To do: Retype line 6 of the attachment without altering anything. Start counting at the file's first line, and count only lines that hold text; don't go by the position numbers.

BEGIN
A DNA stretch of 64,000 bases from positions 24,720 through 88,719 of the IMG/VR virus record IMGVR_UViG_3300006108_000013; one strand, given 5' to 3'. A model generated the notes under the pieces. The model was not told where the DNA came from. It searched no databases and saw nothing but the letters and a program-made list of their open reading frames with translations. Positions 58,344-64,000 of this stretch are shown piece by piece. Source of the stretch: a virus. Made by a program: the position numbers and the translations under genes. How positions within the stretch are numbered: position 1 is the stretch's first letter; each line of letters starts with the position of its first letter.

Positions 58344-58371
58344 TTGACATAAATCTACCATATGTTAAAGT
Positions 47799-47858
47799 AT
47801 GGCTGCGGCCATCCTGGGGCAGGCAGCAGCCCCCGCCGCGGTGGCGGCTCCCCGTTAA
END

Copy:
47801 GGCTGCGGCCATCCTGGGGCAGGCAGCAGCCCCCGCCGCGGTGGCGGCTCCCCGTTAA